Supply node 16 is connected (i.e. in fluid communication with) the input side of supply injector 14. Supply injector 14 may comprise a binary supply injector—that is, a supply injector having two states: closed and open. Supply injector 14 is normally closed to prevent fluid flow from supply node 16 to regulated node 18. Supply injector 14 opens under the influence of a control signal 26 (typically an electronic control signal 26) from controller 12 to allow fluid flow between supply node 16 and regulated node 18. In some embodiments, supply injector 14 comprises a one way valve mechanism or the like which permits fluid flow in one direction only (i.e. from its input side at supply node 16 to its output side at regulated node 18). However, such a one way valve mechanism is not required. During typical operation, the pressure of additive fluid at supply node 16 will be greater than the pressure of additive fluid at regulated node 18, substantially preventing reverse flow (i.e. from regulated node 18 to supply node 16) when supply injector 14 is open. In one particular embodiment, supply injector 14 comprises a model No. SL4-0650 EV1 injector from RC Engineering, Inc. of Torrance, Calif. In other embodiments, supply injector may be provided by other component(s). The particular selection of supply injector 14 may depend on the pressure at supply node 16, the pressure budget of system 10, the pressure head at host system 44, the flow rate of additive fluid in system 10 and/or characteristic(s) of the additive fluid.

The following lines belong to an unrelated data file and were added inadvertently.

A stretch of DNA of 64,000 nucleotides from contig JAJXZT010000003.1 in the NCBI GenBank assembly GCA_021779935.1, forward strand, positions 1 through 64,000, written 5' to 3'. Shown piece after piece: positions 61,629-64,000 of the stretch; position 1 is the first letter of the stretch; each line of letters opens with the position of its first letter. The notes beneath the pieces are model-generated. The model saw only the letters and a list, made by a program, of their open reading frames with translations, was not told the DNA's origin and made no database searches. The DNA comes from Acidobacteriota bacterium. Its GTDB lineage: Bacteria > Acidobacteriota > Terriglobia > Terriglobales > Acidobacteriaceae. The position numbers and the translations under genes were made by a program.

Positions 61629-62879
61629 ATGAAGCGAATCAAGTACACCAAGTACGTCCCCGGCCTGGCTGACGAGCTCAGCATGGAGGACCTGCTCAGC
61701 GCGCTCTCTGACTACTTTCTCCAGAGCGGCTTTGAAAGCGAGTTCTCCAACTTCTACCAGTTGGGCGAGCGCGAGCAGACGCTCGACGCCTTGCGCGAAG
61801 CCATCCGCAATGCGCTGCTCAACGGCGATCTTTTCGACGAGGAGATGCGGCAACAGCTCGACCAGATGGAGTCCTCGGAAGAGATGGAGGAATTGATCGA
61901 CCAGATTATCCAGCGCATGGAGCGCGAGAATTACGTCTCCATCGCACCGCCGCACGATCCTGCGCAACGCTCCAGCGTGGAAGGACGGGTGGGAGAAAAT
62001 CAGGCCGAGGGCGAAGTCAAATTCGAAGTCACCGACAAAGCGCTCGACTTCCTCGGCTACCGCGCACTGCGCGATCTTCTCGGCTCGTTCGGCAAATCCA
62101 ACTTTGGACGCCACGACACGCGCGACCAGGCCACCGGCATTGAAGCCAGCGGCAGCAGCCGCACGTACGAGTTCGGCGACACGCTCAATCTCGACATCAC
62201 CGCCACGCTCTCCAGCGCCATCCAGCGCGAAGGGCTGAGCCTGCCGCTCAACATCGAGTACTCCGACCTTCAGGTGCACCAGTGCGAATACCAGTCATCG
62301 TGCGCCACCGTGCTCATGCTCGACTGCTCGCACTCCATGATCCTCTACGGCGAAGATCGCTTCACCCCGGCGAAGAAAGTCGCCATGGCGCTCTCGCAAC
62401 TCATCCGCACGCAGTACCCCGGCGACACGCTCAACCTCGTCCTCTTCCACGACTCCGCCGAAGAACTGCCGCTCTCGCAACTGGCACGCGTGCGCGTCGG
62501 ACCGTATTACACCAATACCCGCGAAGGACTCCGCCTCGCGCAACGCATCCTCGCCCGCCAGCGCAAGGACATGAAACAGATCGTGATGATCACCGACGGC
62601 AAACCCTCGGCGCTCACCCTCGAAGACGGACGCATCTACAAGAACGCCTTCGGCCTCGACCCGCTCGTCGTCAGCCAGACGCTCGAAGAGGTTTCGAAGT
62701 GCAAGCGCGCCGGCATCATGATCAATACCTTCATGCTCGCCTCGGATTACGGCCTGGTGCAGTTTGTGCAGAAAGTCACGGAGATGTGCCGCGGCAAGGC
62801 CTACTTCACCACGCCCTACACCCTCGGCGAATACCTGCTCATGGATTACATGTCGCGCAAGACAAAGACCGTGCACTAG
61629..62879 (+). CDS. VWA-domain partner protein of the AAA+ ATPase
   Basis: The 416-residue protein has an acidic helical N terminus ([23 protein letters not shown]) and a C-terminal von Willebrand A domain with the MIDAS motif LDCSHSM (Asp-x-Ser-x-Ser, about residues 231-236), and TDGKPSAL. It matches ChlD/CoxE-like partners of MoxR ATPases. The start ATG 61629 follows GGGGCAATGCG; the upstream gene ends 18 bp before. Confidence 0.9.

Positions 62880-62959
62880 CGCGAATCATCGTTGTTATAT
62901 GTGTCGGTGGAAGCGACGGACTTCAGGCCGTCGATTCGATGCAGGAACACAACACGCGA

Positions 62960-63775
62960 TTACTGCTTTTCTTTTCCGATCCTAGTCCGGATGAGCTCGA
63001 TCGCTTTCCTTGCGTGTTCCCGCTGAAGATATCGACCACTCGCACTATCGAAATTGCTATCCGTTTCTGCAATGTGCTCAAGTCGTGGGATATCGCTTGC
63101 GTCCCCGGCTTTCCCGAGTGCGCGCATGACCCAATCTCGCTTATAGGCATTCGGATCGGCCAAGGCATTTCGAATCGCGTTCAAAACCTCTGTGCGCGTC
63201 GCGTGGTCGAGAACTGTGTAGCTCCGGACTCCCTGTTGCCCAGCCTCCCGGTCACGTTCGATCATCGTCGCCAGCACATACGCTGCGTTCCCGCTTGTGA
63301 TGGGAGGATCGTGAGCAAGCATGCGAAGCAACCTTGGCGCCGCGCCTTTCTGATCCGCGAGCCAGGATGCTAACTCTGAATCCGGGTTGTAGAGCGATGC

System 10 includes a feedback subsystem 30 for providing information (e.g. an electronic signal) 38 which may be used by controller 12 to estimate, and to thereby control, the volumetric rate of additive fluid flow between regulated node 18 and delivery node 32. The flow rate between regulated node 18 and delivery node 32 is reflective of the flow rate of additive fluid into to host system 44, as described in more detail below. In the illustrated embodiment, feedback subsystem 30 comprises a restriction conduit 34 with known geometry (e.g. interior cross-section and length). In some embodiments, depending on flow rate, it may be desirable to have knowledge of some metric relating to surface characteristics (e.g. roughness) of the interior surface of restriction conduit 34. Non-limiting examples of such a metric include: the absolute (mean height of) roughness (k), the relative roughness (k/D) where D is the conduit diameter and the Darcy-Weisbach friction factor λ. The roughness of the interior surface of restriction conduit 34 has an impact on flow rate estimation at higher (e.g. turbulent) flow rates. Feedback subsystem 30 of the illustrated embodiment also comprises a differential pressure sensor 36 which measures or senses the differential pressure between regulated node 18 and delivery node 32 and provides a differential pressure feedback signal 38 to controller 12. In one particular exemplary embodiment, pressure sensor 36 comprises a model No. 5000 sensor from American Sensor Technologies, Inc. of Mt. Olive, N.J. In other embodiments, pressure sensor 36 may be provided by other component(s). The particular selection of pressure sensor 36 may depend on the pressure sensitivity range and accuracy requirements, characteristic(s) of the additive fluid and/or characteristics of the desired output signal. While not expressly shown in the illustrated embodiment, feedback subsystem 30 may comprise signal conditioning components (e.g. amplifiers, analog-to-digital converters (ADCs), filters and/or the like) in the path of differential pressure feedback signal 38 between sensor 36 and controller 12. The type and configuration of such signal conditioning components are understood to those skilled in the art.